It’s becoming increasingly difficult to find rental properties that allow pets mostly to avoid the mess that some animals can make. But, there’s another risk to allowing tenants to have dogs on your property as well: dog bite liability. Yes, if your tenant doesn’t have renter’s insurance and their dog bites someone else, you could be on the hook for those expenses. As such, it’s important to know how landlords can protect themselves from tenant dog liability so you don’t end up paying for someone else’s mistake.
Require Renter’s Insurance
The best step you can take to make sure you don’t become liable for expenses related to a dog bite from a tenant’s dog is to require all renters to have a renter’s insurance policy that covers dog bites. Most insurance companies will cover expenses related to dog bite injuries under the liability portion of their renter’s insurance policies and this coverage will limit your risk of being named in a lawsuit.
But, it’s critical to know that some insurance policies don’t cover bites from specific breeds that have been deemed dangerous. These breeds include dobermans, rottweilers, chow chows, German shepherds, and of course, pit bulls, among others. If they own one of these breeds, the renter will need to purchase additional insurance to make sure they’re covered.
Ban Certain Breeds
Even if you have a soft spot for dogs, you have to take certain steps to make sure you’re protected against a dog bite liability claim. In this case, you may have to ban your renters from owning breeds that are considered inherently dangerous. Your tenant may try to tell you that their pit bull is the sweetest dog ever and would never bite anyone, but don’t let them fool you. Dogs are unpredictable and even the most docile animal can become a threat, especially if their breed has been bred to fight.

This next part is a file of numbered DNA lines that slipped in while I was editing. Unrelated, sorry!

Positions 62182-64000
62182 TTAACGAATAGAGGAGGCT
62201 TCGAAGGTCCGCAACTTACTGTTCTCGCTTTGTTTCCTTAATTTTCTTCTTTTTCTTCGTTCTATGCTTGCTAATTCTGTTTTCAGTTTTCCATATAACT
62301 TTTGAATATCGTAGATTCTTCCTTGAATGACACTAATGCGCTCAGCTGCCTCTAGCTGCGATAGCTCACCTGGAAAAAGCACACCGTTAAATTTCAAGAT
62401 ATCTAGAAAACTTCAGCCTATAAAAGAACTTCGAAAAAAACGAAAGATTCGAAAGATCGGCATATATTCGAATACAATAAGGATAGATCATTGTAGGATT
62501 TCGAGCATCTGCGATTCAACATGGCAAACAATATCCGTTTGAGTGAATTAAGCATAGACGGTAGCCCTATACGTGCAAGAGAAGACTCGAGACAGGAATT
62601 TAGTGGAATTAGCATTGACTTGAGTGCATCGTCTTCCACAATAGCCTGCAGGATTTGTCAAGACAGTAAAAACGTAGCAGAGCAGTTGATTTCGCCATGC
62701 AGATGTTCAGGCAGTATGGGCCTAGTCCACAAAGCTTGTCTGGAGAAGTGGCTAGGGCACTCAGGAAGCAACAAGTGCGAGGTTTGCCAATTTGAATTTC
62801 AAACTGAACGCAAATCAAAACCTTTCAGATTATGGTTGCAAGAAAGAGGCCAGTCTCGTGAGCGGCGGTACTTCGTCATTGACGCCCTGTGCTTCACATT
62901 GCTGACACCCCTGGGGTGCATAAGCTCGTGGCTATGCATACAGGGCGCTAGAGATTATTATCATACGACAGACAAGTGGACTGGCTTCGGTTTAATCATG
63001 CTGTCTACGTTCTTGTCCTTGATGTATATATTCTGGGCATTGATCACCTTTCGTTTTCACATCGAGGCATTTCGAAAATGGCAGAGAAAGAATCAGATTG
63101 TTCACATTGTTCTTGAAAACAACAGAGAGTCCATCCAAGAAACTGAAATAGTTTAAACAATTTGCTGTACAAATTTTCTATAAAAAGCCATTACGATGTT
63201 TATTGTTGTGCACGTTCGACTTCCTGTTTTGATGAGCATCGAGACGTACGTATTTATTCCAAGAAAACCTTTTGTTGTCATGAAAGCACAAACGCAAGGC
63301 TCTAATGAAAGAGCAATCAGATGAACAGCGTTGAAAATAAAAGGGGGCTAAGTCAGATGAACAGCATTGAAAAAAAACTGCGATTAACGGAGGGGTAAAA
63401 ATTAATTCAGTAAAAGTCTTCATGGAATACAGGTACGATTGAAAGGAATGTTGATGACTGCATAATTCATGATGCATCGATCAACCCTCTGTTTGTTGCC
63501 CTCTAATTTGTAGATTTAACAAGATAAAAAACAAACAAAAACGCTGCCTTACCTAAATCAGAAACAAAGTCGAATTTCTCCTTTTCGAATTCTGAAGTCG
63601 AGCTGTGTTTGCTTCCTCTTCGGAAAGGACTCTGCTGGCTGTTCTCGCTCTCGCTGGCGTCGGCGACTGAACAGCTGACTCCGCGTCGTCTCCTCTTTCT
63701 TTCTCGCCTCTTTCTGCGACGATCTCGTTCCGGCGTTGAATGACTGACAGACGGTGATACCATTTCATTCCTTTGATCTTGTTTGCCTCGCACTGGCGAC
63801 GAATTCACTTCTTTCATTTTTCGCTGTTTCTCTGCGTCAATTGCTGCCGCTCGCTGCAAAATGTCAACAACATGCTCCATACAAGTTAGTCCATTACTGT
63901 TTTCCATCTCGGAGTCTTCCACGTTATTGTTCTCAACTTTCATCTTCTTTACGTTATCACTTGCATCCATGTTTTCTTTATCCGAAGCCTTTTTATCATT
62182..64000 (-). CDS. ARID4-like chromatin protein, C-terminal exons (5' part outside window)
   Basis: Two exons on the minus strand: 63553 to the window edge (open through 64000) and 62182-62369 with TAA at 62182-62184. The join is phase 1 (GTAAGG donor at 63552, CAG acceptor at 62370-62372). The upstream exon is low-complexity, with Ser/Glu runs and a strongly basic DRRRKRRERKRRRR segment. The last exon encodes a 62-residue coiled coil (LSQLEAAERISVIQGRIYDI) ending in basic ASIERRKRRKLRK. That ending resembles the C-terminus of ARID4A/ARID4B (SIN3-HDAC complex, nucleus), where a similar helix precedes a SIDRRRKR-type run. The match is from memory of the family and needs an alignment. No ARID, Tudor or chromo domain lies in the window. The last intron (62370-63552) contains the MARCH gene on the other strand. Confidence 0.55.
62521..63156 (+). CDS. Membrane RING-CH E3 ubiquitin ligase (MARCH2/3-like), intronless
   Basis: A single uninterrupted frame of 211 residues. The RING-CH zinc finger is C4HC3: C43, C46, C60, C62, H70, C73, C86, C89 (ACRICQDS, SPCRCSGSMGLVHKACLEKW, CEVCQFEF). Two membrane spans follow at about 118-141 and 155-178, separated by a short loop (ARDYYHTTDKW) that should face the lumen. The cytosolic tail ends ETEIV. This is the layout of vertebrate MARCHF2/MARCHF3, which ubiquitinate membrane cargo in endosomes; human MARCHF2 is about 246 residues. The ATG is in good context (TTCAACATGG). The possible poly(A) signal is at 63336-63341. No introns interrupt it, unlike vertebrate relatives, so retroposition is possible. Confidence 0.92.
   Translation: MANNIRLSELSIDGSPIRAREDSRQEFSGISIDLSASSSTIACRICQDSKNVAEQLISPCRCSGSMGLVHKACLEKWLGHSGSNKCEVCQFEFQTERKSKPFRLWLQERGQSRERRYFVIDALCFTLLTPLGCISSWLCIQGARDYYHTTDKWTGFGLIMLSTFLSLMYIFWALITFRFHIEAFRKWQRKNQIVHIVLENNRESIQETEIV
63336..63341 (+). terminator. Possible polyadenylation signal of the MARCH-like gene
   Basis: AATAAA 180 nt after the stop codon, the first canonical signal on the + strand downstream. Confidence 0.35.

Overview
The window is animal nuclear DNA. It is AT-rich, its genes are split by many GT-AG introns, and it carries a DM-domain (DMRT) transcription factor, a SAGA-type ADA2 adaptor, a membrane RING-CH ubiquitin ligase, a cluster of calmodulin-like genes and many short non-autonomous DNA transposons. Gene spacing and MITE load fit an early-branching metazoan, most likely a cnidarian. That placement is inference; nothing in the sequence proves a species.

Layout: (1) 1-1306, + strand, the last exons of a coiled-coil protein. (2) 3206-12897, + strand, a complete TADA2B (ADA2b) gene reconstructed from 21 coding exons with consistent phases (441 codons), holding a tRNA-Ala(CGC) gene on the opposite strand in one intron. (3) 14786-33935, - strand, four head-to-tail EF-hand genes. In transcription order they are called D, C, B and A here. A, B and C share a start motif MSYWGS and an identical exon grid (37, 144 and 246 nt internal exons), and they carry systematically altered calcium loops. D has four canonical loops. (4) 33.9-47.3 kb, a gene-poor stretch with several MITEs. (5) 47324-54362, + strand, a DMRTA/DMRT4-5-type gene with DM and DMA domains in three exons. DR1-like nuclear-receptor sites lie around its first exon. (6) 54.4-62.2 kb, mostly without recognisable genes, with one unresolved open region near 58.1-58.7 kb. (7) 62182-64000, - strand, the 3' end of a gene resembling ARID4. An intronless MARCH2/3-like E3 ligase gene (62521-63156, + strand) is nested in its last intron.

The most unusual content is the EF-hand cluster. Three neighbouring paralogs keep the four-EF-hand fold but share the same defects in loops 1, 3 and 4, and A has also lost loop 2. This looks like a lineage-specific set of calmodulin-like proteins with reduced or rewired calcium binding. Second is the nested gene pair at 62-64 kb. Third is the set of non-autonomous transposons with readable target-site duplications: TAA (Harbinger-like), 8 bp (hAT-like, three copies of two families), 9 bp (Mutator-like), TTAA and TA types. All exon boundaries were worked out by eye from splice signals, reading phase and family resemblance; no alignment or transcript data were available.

Some cities already have breed-specific bans in place, which can make enforcement easier for you, but if not, you will need to carefully weigh the risks of allowing dangerous breeds on your rental property with the tenant’s desire to own a dangerous breed. Ultimately, if you know a tenant has a potentially dangerous dog, you could be held partially liable even if your tenant has renter’s insurance.
Ban All Dogs
Implementing a ban on all dogs on your rental property is the easiest solution to the dog bite liability risk. No dogs, no risk. This is the path that many landlords are choosing, which is why it’s becoming increasingly difficult to find rental properties that allow dogs. Even if you’re a dog lover, it might be too risky to allow the animals on your property, particularly if you’re having trouble with tenants not having renter’s insurance.
Have Homeowner’s Insurance
If you don’t want to ban all dogs and don’t want to implement a renter’s insurance requirement, then make sure your homeowner’s insurance policy is up-to-date and includes dog bite coverage. This is because when a tenant’s dog inevitably bites someone else, you’ll at least have your own insurance policy to cover your eventual liability expenses.
You might not think it’s fair that you can be held liable for your tenants’ dogs, but is it fair that a victim gets bitten on your property? The fact is, you can take steps to limit your liability now so that you don’t have to worry about it being fair later.